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The last 7 posts

Tuesday, May 10th 2005, 7:20pm

by Wet_Boots

On pumps and wells, you don't get a 'cushion' per se. You want to draw enough water to keep the pump running continuously. With modern lawn heads, you can change out nozzles to adjust consumption up or down. If the system is an older one, nozzle swapping may not be possible.

It's okay if the water level in the well drops when the pump is running, if it gets to a certain point and goes no lower. When it continues to keep dropping, then there is a real point to the idea of a smaller pump, less capable of running the well dry. But you have to determine whether you can live with less water, based on what adjustments you make with the heads. Also, you need enough water to feed the acreage in a reasonable time period. The drip irrigation won't care about pump capacity, since you can design to fit.

Tuesday, May 10th 2005, 5:52pm

by erikdyba

Wet Boots, Thank you for your response. I have done exactly what you suggested and found that the largest zone has 24 rotors at 3 GPM per head (72GPM). The zone is located approximently 695 feet from the pump and main supply line size is 2.5 inch. Valve sizes is 2.5". The water level in the well is at 770 feet, which is slowly going down and with that said the performance of the pump is going down with the lack of available water.

The reason I ask the question is that I was confronted by the pump/well company and they asked if the existing pump was overkill and if they could replace it with a smaller size. The original pump is a 20 hp that was pushing 80 psi at 93 gpm. (That was what I was told.)

I suggested that the size should be replaced with what was taken out and mentioned if it's not broken don't fix it.

I'm adding about 20 zones mostly drip/netafim and was wondering what kind of cushion/margin should you leave in designing a system in regards to flow/GPM. 75 gpm available ? How many actually used in the field? 10-20 percent under? or is it to max. +/- at 75.

Thank you again for your truely educational information.

Sunday, May 8th 2005, 4:47am

by Wet_Boots

No matter where the pump is located in a well shaft, its performance is based on the actual water level in the well. If you don't know the actual delivery capacity of the well shaft, using other than an original-performance pump risks running the well dry.

If you had time to spend, and were getting paid by the hour, you could get a big air compressor and run the system on air, and inventory the heads, including the nozzles. Then you could get the manufacturers' information on the various heads and nozzles, and do a calculation on what gpm is being used, at a head pressure you select. Then you could calculate the pressure being lost in the pipe and valves between the heads and pump. All that you need from there is the drawdown water level of the well, and you can select a pump.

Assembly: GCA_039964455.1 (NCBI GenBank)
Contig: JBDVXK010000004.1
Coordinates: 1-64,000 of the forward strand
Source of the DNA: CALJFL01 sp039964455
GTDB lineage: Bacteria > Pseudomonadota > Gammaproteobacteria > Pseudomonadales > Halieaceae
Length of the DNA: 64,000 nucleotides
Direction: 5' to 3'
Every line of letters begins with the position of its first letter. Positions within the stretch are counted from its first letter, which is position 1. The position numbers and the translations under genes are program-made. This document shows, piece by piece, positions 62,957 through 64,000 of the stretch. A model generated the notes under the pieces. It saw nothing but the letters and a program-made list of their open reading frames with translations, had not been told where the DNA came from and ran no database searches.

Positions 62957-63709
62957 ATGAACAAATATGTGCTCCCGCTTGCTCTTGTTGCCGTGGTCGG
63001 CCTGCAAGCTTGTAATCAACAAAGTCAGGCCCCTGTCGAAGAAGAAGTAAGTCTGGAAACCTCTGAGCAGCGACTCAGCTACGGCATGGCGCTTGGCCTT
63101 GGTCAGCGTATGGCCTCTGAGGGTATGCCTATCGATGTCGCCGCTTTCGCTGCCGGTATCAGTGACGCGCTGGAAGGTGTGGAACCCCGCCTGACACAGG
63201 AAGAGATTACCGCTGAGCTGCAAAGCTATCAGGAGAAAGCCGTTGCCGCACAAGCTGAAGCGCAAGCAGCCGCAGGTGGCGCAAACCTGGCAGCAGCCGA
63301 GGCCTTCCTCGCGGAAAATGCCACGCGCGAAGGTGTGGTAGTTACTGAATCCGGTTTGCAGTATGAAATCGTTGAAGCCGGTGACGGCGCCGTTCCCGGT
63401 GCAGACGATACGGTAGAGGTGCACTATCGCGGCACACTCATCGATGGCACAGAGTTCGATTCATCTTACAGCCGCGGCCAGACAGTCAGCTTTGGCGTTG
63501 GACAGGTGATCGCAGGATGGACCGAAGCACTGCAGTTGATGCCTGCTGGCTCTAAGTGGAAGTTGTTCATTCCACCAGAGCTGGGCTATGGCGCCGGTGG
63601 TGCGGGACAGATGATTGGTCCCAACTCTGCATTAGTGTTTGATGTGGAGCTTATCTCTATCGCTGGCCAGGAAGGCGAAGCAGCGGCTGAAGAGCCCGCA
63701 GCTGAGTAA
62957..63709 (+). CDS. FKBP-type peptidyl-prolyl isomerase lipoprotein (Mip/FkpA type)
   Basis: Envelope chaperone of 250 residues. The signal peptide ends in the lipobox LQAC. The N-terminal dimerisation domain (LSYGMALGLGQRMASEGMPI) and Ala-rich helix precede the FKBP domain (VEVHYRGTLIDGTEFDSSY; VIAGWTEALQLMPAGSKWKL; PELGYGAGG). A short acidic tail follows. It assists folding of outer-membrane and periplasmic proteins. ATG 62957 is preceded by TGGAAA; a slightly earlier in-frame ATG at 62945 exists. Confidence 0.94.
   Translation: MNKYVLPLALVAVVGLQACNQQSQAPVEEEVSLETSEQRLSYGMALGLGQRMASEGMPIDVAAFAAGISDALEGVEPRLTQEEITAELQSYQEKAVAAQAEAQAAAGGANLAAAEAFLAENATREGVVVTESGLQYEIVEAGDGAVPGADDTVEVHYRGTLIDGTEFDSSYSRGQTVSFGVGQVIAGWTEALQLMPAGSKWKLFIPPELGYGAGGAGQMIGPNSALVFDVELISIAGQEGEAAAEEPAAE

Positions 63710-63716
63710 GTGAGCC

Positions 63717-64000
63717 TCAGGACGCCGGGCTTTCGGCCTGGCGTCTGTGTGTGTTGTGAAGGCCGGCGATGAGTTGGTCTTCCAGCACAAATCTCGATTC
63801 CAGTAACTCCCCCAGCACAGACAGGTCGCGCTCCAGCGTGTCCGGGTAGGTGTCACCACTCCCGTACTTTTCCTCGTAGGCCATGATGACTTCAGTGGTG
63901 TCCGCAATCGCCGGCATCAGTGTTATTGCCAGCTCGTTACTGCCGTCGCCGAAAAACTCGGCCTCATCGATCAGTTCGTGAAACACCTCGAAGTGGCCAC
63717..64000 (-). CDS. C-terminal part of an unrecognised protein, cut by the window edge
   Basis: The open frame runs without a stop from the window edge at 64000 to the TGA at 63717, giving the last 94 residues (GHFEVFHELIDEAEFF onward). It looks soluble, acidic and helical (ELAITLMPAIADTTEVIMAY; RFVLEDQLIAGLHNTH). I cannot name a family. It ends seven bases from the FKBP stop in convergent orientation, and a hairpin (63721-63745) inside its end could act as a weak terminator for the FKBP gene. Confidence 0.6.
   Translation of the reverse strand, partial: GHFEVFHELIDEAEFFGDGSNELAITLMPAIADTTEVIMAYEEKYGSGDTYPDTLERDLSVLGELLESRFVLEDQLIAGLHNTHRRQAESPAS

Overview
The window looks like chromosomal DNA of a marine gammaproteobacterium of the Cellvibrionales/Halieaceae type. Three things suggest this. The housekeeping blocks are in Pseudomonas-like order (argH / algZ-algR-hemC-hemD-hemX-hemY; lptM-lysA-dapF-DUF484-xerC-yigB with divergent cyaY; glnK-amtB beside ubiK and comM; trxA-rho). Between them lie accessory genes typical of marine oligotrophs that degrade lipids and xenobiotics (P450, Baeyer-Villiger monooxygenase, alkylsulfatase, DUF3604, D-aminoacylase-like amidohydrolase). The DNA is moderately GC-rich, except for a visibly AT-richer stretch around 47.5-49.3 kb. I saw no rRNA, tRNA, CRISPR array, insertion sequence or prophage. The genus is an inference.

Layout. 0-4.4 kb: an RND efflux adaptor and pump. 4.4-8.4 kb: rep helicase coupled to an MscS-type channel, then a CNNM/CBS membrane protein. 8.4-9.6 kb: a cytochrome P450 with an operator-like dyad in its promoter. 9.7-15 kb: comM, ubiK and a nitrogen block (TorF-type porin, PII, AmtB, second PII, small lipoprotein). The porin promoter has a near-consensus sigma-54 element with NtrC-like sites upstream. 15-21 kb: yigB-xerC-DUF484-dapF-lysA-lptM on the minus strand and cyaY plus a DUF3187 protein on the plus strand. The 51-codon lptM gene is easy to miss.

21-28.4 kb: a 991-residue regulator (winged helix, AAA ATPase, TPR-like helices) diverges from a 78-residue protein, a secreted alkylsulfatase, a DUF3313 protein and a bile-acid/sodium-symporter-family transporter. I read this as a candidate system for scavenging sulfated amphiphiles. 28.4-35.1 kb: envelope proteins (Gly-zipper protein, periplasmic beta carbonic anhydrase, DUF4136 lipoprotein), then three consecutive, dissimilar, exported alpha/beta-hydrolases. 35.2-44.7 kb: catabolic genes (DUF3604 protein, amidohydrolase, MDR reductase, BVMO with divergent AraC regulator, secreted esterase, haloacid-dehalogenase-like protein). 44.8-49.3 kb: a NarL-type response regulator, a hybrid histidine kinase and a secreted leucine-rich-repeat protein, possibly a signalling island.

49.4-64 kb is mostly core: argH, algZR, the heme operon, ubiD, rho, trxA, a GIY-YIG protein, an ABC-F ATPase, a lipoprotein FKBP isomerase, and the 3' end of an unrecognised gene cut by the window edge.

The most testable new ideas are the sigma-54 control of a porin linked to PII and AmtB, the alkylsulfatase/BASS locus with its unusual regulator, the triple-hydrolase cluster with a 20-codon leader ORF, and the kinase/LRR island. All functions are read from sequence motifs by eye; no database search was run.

Is there some particular reason to believe the original pump selection was incorrect? Is there no company that did maintenance on the well or pump, that would have the pertinent information?

Some states have a requirement that for each well drilled, the performance details of the well shaft be filed with the state, including the gallons per minute of replenishment capacity of the well shaft, which is the maximum number of gallons per minute you can draw without lowering the water level in the well. However, don't bet the ranch that the numbers on file are correct.

Saturday, May 7th 2005, 9:49pm

by erikdyba

Thank you for the response although the situation is a little more complex. Depending on the flow requirements of the system the existing well may have to moved down 400-600 feet. Meaning that a new stlye of pump may have to use and a large differnce in price. <u><i>How could a person find the gpm needs of the system?</i></u>

Saturday, May 7th 2005, 9:41pm

by erikdyba

<blockquote id="quote"><font size="1" face="Verdana, Arial, Helvetica" id="quote">quote:<hr height="1" noshade id="quote"><i>Originally posted by Wet_Boots</i>
<br />Basically, you'll wind up pulling the existing pump, and replacing it with the same. If it's no longer being made, you'll use a replacement with the same horsepower and number of stages. Usually, the well installation information will be documented somewhere.
<hr height="1" noshade id="quote"></blockquote id="quote"></font id="quote">

Saturday, May 7th 2005, 6:10pm

by Wet_Boots

Basically, you'll wind up pulling the existing pump, and replacing it with the same. If it's no longer being made, you'll use a replacement with the same horsepower and number of stages. Usually, the well installation information will be documented somewhere.

Saturday, May 7th 2005, 4:42pm

by erikdyba

Pumps and GPM needed

I've taken over the maintanence at a large estate, the pump that was suppling the irrigation has quit working. When talking with the pump contractor he asked me how much flow do you need?

I'm not sure how to figure this out with water to run the system and count number of heads in each zone. Even if I use a compressor to locate the heads and do a take off on the nozzles, Wouldn't I still need to know what the operating/dynamic pressure is, in order to find out what the GPM's needed is?

If anyone could help shed some light on this situation I would be very